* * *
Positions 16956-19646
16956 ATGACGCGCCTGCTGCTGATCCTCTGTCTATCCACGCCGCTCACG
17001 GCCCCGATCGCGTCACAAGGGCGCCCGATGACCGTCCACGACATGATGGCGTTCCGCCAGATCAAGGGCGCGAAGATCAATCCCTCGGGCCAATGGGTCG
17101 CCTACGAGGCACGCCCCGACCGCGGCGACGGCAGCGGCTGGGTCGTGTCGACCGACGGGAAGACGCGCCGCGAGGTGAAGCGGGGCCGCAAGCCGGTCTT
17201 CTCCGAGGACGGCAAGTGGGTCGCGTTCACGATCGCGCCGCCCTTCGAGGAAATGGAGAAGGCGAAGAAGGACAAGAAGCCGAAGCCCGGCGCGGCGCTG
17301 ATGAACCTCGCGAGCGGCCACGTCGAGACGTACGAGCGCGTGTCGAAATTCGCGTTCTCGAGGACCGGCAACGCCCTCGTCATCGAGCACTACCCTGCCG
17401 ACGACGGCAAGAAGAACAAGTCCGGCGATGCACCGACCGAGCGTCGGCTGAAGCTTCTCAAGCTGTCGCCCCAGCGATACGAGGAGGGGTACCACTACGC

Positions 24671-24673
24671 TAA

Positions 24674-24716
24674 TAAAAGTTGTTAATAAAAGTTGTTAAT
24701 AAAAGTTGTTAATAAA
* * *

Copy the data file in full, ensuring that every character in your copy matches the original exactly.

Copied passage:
Positions 16956-19646
16956 ATGACGCGCCTGCTGCTGATCCTCTGTCTATCCACGCCGCTCACG
17001 GCCCCGATCGCGTCACAAGGGCGCCCGATGACCGTCCACGACATGATGGCGTTCCGCCAGATCAAGGGCGCGAAGATCAATCCCTCGGGCCAATGGGTCG
17101 CCTACGAGGCACGCCCCGACCGCGGCGACGGCAGCGGCTGGGTCGTGTCGACCGACGGGAAGACGCGCCGCGAGGTGAAGCGGGGCCGCAAGCCGGTCTT
17201 CTCCGAGGACGGCAAGTGGGTCGCGTTCACGATCGCGCCGCCCTTCGAGGAAATGGAGAAGGCGAAGAAGGACAAGAAGCCGAAGCCCGGCGCGGCGCTG
17301 ATGAACCTCGCGAGCGGCCACGTCGAGACGTACGAGCGCGTGTCGAAATTCGCGTTCTCGAGGACCGGCAACGCCCTCGTCATCGAGCACTACCCTGCCG
17401 ACGACGGCAAGAAGAACAAGTCCGGCGATGCACCGACCGAGCGTCGGCTGAAGCTTCTCAAGCTGTCGCCCCAGCGATACGAGGAGGGGTACCACTACGC

Positions 24671-24673
24671 TAA

Positions 24674-24716
24674 TAAAAGTTGTTAATAAAAGTTGTTAAT
24701 AAAAGTTGTTAATAAA